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The Challenges Facing the Sandman Adaptation

A couple of months ago, Joseph Gordon-Levitt made an announcement that shocked the comic book world: that he is involved in a film adaptation of Neil Gaiman’s 75-issue comic book series, The Sandman. In what way he’s involved is uncertain, but reports say that he might not only be starring in the movie, he may also be directing it. At the end of February, Warner Bros. announced who they’ve hired to take on the challenging task of actually writing the thing. Jack Thorne, cowriter of How I Live Now, will be attempting to squeeze this sprawling tale into a 120-page script. Is this a recipe for success?

If these rumors are true, Warner Bros. will be taking a colossal risk. Levitt made his directing debut only last year with Don Juan, a film that you’re not likely to find in the fantasy/ adventure category of your Netflix recommendations. Jack Thorne’s writing credits, while impressive, are also somewhat limited, as he too is still in the early part of his sure-to-be long and illustrious career. Now consider the fact that, much like with Watchmen, filmmakers of the last 25 years have been flirting with the idea of a Sandman adaptation only to eventually opt out. While by no means an impossible feat, it’s sure to be a tough one. Here are some of the challenges that I think face the Sandman creative team. Kindly Ones_Odin & Dream

Sandman is, by far, the most unconventional comic book series I have ever read. Everyone knew that the Watchmen movie would be about a retired group of heroes investigating the murder of one of their own; similarly, everyone knows that the Preacher television series will be about Jesse Custer’s quest to find God and make him pay for fleeing from heaven and abandoning his responsibilities—these are stories with clear-cut central plots, something that Sandman doesn’t offer in the same, straight-forward manner. I’d sooner classify it as a character study, but even that doesn’t make this adaptation any easier. Morpheus, after all, isn’t your classic protagonist. His character arc over the course of the series could quite easily be mistaken for a perfectly straight line—don’t get me wrong, I think he does grow over the course of the series. It’s subtle, however, and that’s exactly how it’s intended to be. Morpheus is one of the Endless, a group of eternally existing beings who wield immense amounts of power. As may or may not be expected, the Endless tend to approach the world of humans as a human might approach an ant farm. Over the course of the series, Morpheus softens a bit. I just worry that in an adaptation that will be closer to 75 minutes than 75 issues, that subtle arc will appear much more pronounced, and therefore more extreme.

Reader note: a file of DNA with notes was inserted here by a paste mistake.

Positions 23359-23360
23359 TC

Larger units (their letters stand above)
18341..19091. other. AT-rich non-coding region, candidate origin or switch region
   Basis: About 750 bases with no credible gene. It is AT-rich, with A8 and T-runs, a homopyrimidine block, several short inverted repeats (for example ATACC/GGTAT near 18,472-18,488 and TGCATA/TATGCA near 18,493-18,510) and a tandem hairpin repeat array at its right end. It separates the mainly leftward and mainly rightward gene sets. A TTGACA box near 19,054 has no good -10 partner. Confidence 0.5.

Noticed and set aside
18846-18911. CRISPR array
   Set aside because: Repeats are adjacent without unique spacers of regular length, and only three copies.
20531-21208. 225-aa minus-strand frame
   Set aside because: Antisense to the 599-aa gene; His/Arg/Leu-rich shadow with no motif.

The length of the adaption is most certainly a concern. I wonder how determined they are to squeeze the entire series into one film. Information on the project is very limited. Therefore, a trilogy might not be totally out of the question. It would doubtlessly help in attempting to capture the same sort of magic that Gaiman did in the original run. In the comic, there are countless stand-alone issues detailing isolated stories of one or a few of the 60+ characters that appear throughout the series. To top it all off, many of these characters make cameos big and small all the way through to the end, and some play a crucial role in the final events of the story. For this very reason, Sandman feels more like a collection of many small stories rather than one big one. Sound familiar movie buffs? Roger Avary, a contributor to the Pulp Fiction screenplay certainly thought so, when he attempted to adapt Gaiman’s masterpiece in the late 1990s following the success of Tarantino’s cult hit. That’s certainly the closest I’ve ever seen a movie get to the Sandman format—a handful of isolated stories that intersect at critical moments. Is this the direction we can expect Jack Thorne to go in? It might well be the most effective means of capturing the wildly imaginative world that is the Sandman Universe.


What’s unfortunate about the sole ownership of Sandman by DC, and therefore Warner Bros., is that there are some inevitable creative limitations. These limitations are all but guaranteed to prevent the best possible adaptation of this universe that us fans might never see come to fruition. For a couple of years now, there have been talks of an American Gods HBO series. American Gods is not owned by Warner Bros. However, Neil Gaiman has admitted that it takes place in the same universe as Sandman, and there are crossovers to prove it. Morpheus’s sister, Delerium, and her dog Barnabas, make a small cameo in American Gods, but are not referred to by name. Of course, a good adaptation should be able to stand on its own. By no means should this film be answering to the comic, and it would be a damn shame if the comic were necessary reading to fully understand or follow the film. There are plenty of fans out there that are outraged about Sandman’s cinematic debut, but I’m not one of them. It would be foolish to allow this future-blockbuster to dictate how people look at the triumph that is the original 75-issue run. On a similar note, don’t walk into the theater expecting to get the book either. It will be interesting to see how Joseph Gordon-Levitt and Jack Thorne tackle this creative challenge, and I think I speak for a lot of people when I say I wish them the very best.


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